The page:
|Born||November 22, 1800
Beaufort County, North Carolina
|Died||August 27, 1881
New York, New York
|Employer||Winslow, Lanier & Co.|
Margaret Mary McClure
|Parent(s)||Alexander Chalmers Sr.
Drusilla Cleaves Doughty
James Franklin Doughty Lanier (November 22, 1800 – August 27, 1881) was an entrepreneur who lived in Madison, Indiana prior to the outbreak of the American Civil War (1861–1865). Lanier became a wealthy banker with interests in pork packing, the railroads, and real estate.
James Lanier was born in 1800 in Beaufort County, North Carolina to Alexander Chalmers Sr. (1778-1820) and Drusilla Cleaves Doughty (died 1838). His home was in Kentucky from childhood until 1817, when his family moved to Madison, Indiana, the year after it became a state and lived at Schofield House. He studied law at Transylvania University and began practicing in 1820.
During the 1820s, he was assistant clerk for the Indiana Legislature and later Clerk of the Indiana House of Representatives, where he was involved in assisting to move the capitol from Corydon to Indianapolis in 1825.
In the early 1830s, Lanier became involved in banking. He became president of the Bank of Indiana in 1833 and eventually became a large shareholder of its Madison branch and was also on the board of directors that oversaw all branches. In the later 1830s, Lanier was involved with construction of the state's first major rail line connecting Madison and Indianapolis. He became a major stockholder in the line, which was finally finished in 1847. The line turned out to be very profitable.
The same year, Lanier represented Indiana in a meeting with its European creditors. The state was on the verge of bankruptcy due to extreme overspending on internal improvement over the previous decade and was liquidating its assets. Lanier was able to negotiate the transfer of ownership of most of the Indiana canals to their bond holders in exchange for a 50% reduction in the value of the bonds.
His sudden wealth allowed him to build a large mansion in Madison; it was completed in 1844. His wife Elizabeth died in 1846 and he was remarried to Margaret Mary McClure in 1848.
In 1849, he began trading railroad shares in New York in a bank he started there in the same year with Richard Winslow called Winslow, Lanier & Co.. In 1851, he moved out of the state to New York, where he would manage his new business. He never moved back to Indiana.
At the request of Gov. Oliver P. Morton, Lanier loaned the Indiana government over one million dollars without security to help the state avoid bankruptcy during the American Civil War. The money was used to pay interest on the state debt and outfit troops. It was all repaid by 1870. The state, grateful for his help, has preserved his residence in Madison, the Lanier Mansion, as a state historic site.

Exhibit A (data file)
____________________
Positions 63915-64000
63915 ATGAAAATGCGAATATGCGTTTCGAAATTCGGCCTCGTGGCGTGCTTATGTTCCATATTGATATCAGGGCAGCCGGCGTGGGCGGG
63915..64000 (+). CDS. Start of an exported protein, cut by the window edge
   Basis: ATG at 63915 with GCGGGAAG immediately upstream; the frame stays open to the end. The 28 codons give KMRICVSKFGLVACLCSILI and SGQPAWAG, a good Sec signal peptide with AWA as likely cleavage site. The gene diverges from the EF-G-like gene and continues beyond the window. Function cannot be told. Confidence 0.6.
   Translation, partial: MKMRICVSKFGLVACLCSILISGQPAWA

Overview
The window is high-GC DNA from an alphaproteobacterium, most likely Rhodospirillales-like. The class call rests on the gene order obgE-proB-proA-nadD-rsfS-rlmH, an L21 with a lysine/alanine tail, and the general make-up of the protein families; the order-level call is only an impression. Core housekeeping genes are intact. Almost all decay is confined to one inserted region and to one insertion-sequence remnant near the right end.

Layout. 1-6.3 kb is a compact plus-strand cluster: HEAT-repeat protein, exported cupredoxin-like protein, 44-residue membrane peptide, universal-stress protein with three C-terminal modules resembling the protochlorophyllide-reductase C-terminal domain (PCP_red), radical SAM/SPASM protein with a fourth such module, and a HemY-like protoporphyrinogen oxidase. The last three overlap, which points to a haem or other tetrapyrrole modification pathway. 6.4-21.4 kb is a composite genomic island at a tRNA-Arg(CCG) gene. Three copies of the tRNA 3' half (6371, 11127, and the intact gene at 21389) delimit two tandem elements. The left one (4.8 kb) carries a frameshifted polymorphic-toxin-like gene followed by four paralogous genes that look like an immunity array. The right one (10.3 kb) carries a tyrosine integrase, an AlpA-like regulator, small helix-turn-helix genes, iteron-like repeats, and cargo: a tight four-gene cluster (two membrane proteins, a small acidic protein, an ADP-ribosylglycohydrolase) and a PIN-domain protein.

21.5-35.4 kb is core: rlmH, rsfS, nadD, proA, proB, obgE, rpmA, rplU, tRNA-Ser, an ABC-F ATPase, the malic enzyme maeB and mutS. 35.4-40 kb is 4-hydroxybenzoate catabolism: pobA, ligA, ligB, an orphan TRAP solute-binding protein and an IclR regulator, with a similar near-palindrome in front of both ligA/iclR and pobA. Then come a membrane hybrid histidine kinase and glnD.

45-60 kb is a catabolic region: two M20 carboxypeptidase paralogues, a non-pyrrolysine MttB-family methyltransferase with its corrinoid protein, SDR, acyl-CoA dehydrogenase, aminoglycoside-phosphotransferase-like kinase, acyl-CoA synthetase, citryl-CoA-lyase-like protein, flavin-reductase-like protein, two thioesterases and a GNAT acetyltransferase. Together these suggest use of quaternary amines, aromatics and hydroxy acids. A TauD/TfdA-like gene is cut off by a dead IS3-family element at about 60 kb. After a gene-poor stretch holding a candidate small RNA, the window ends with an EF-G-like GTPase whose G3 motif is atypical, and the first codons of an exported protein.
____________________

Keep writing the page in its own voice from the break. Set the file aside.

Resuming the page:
In 1819, he married his first wife, Elizabeth G. Gardner (1798-1846). Following Elizabeths death, he married Margaret Mary McClure (1825-1903), on January 20, 1848 in Madison, Indiana. Lanier's youngest son was Charles D. Lanier, a close friend of Pierpont Morgan, who carried on Winslow, Lanier & Co. after Laniers death.
- Alexander Chalmers Lanier II (1820–1895), who married Stella L. Godman Sering (1825-1899)
- Elizabeth Frances Lanier (1822–1910), who married William McKee Dunn (1814-1887), the U.S. Representative from Indiana and Judge Advocate General of the United States Army
- Drusilla Ann Lanier (1824–1903), who married John Robert Cravens (1819-1899), the Lieutenant Governor of Indiana
- John James Lanier (1829–1836), who drowned in the Ohio River at the age of 7
- Mary Lanier (1834–1909), who married John Cameron Stone (1826–1862) of New York on October 25, 1856
- Louisa Morris Lanier (1835–1885)
- Charles D. Lanier (1837–1926), who married Sarah E. Egleston (1837–1898), sister of Thomas Egleston (1832–1900)
- James F. D. Lanier, who married Heber R. Bishop's daughter, Harriet. Bishop was the vice president of Presbyterian Hospital in 1893.
- Sarah Eggleston Lanier (1862–1893), who married Francis Cooper Lawrance Jr. (1858-1904)
- Jane McClure Lanier (1849–1849)
- Garber, Blanche Goode (1 September 1926). "The Lanier Family and The Lanier Home". Indiana Magazine of History. ISSN 1942-9711. Retrieved 8 April 2016.
- Dunn, Jacob Piatt (1919). Indiana and Indianans. American Historical Society.
- Indiana Center for History
- Lanier, Terry. "James Franklin Doughty Lanier". findagrave.com. Find A Grave Memorial. Retrieved 8 April 2016.
- Vincent P. Carosso, Rose C. Carosso, "The Morgans" (Harvard University Press, 1987) p. 248
- Lanier, Terry. "Alexander Chalmers Lanier, II". findagrave.com. Find A Grave Memorial. Retrieved 8 April 2016.
- "Elizabeth Frances Lanier Dunn". findagrave.com. Find A Grave Memorial. Retrieved 8 April 2016.
- Woodfill, Kathryn. "John James Lanier". findagrave.com. Find A Grave Memorial. Retrieved 8 April 2016.
- Lanier-Bishop. New York Times, Nov. 25, 1885.
- Staff (April 5, 1910). "MISS DIX TO BE A BRIDE. Daughter of Late Rector of Trinity to Wed Charles Lanier Lawrance.". The New York Times. Retrieved 7 April 2016.
- Staff (July 3, 1915). "MISS LAWRANCE TO WED W. A. HARRIMAN Romance in Match of Late Railroad Magnate's Son and C. Lanier's Granddaughter. FIANCEE A SPORTS DEVOTEE Just Recovered from Injury Received While Horseback Riding with the Young Financier.". The New York Times. Retrieved 7 April 2016.
- "Mrs. W. Averell Harriman Dies; Former Governor's Wife Was 67". New York Times. September 27, 1970. Retrieved February 17, 2015.